"We can provide as much monetary stimulus as we want, as much availability of credit as we want, but if the person who has planned to use this credit for a new business has to wait eight months before he or she can open this new business, and then once she does it, she has to pay lots of taxes, then she will not apply for credit," said Mr Draghi on Thursday.
But repealing labour regulations, cutting taxes and improving the business climate has been slow in many countries.
France's economy is on the slide, but president Francois Hollande is facing a political backlash for tax cuts for businesses and cuts in government spending.
In debt-laden Italy, attempts to overhaul the economy have ground to a halt, along with business investment.
Marc Ostwald, market strategist at ADM Investor Services, was blunt in his assessment when he said that without economic reform, no amount of ECB action would change the "grim outlook".
He said: "France and Italy's woeful economic performance makes the need for reform extremely acute, even if there is scant historical evidence to expect any meaningful progress."
Of the three big eurozone economies, only in Germany do the clouds appear to be lifting.
Official figures on Friday showed a strong rise in industrial production in July, adding to other recent data suggesting that the eurozone's economic driving force is getting back on track, after a 02% contraction in the second quarter.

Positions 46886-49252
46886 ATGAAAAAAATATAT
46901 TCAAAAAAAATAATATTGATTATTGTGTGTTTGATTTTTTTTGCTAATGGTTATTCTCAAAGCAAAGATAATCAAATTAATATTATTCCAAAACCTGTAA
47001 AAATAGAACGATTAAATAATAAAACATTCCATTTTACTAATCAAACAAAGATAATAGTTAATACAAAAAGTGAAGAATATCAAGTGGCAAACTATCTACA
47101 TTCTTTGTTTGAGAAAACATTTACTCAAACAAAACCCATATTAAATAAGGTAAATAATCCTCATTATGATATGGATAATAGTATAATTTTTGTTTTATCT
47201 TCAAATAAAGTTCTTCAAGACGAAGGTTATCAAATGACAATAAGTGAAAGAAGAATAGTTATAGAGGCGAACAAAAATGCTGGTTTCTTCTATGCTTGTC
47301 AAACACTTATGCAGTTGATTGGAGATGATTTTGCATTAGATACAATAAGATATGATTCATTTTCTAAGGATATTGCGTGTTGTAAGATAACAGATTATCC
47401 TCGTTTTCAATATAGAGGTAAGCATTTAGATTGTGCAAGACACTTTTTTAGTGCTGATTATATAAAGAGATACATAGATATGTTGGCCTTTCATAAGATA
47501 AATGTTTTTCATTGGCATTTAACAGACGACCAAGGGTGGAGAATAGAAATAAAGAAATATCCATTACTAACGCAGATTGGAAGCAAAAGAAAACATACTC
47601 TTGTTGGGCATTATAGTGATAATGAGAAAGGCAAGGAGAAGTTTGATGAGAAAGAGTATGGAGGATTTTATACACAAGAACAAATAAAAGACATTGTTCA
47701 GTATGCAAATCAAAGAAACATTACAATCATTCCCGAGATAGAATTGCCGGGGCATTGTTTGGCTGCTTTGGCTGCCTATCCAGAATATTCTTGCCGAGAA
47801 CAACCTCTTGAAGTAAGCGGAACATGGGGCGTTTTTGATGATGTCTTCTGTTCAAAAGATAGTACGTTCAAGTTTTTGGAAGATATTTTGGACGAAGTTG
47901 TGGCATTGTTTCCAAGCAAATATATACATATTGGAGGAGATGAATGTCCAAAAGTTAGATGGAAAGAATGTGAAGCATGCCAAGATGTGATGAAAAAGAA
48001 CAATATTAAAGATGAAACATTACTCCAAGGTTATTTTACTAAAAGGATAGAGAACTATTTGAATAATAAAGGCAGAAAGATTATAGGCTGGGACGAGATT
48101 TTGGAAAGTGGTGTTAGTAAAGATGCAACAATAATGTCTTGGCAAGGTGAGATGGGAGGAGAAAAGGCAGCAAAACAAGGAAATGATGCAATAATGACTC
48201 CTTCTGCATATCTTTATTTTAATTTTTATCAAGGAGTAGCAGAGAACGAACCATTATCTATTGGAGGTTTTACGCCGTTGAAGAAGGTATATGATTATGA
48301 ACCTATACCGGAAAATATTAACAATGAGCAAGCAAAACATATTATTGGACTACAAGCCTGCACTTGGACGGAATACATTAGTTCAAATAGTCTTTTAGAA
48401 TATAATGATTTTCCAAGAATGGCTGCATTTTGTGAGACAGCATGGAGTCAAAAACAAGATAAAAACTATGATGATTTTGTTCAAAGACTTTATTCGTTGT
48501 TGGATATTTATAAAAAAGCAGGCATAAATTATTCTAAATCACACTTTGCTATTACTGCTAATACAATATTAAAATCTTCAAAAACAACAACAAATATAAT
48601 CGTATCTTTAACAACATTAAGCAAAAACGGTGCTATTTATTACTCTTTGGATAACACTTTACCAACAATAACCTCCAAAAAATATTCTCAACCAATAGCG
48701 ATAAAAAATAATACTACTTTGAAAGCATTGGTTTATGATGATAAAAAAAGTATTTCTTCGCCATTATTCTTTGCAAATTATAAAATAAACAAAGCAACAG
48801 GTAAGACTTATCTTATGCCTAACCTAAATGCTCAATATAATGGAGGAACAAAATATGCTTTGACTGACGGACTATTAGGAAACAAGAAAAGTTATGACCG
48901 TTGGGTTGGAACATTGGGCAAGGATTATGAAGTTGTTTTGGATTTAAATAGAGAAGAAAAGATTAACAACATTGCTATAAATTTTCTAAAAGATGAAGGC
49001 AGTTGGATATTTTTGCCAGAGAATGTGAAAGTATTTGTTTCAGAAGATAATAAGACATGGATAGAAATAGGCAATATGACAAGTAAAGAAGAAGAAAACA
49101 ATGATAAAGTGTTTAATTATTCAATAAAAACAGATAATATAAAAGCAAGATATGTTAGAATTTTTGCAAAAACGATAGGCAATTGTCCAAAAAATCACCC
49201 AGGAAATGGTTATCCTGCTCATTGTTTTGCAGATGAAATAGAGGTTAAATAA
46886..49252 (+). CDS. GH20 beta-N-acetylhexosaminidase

But, said Andreas Rees, economist at UniCredit: "The latest increase in overall industrial activity impressively confirms that a rebound in the German economy in the third quarter is under way. In the third quarter, growth will return."
A rebound in the German economy will hopefully drag others along in its wake. But not everyone is convinced of a speedy recovery in the eurozone's economic powerhouse
Adding to the eurozone's woes are increasing geo-political tensions over Ukraine and Russia, important trading partners for Germany.
"[Germany's] strong start in the third quarter limits further downside risks, but the short-term outlook for Germany's industry is overshadowed by the Ukraine risk," said Berenberg Bank economist Christian Schulz.
If Thursday's measures don't work, can the ECB do much more? Although its armoury is depleted, there is one big gun that's not yet been used.
The bank could create new money to buy sackfuls of government bonds - so-called full-blown quantitative easing (QE).
It's an option of last resort, and not a path that the ECB - nor Germany - wants to go down. One risk of printing money is that it might take the pressure off the very government's that Mr Draghi and Germany's Angela Merkel want to impose radical economic reform.
But even the experts who thought the ECB would not go down this route are revising their opinions.
Stephanie Flanders, chief market strategist at JP Morgan Asset Management, said: "I have always felt that the bar to full-blown quantitative easing by the ECB was extremely high, but listening to Draghi's comments about the latest trends in the real economy and, especially, the inflation data, it is hard to avoid the conclusion that they are heading quite fast in that direction."
Persistent low inflation, "along with the loss of momentum in the European economy, has brought the prospect of full-scale quantitative easing a great deal closer," she said.
Of course, there's no guarantee that even QE can cure the eurozone's ills. Where policymakers would go after is anyone's guess.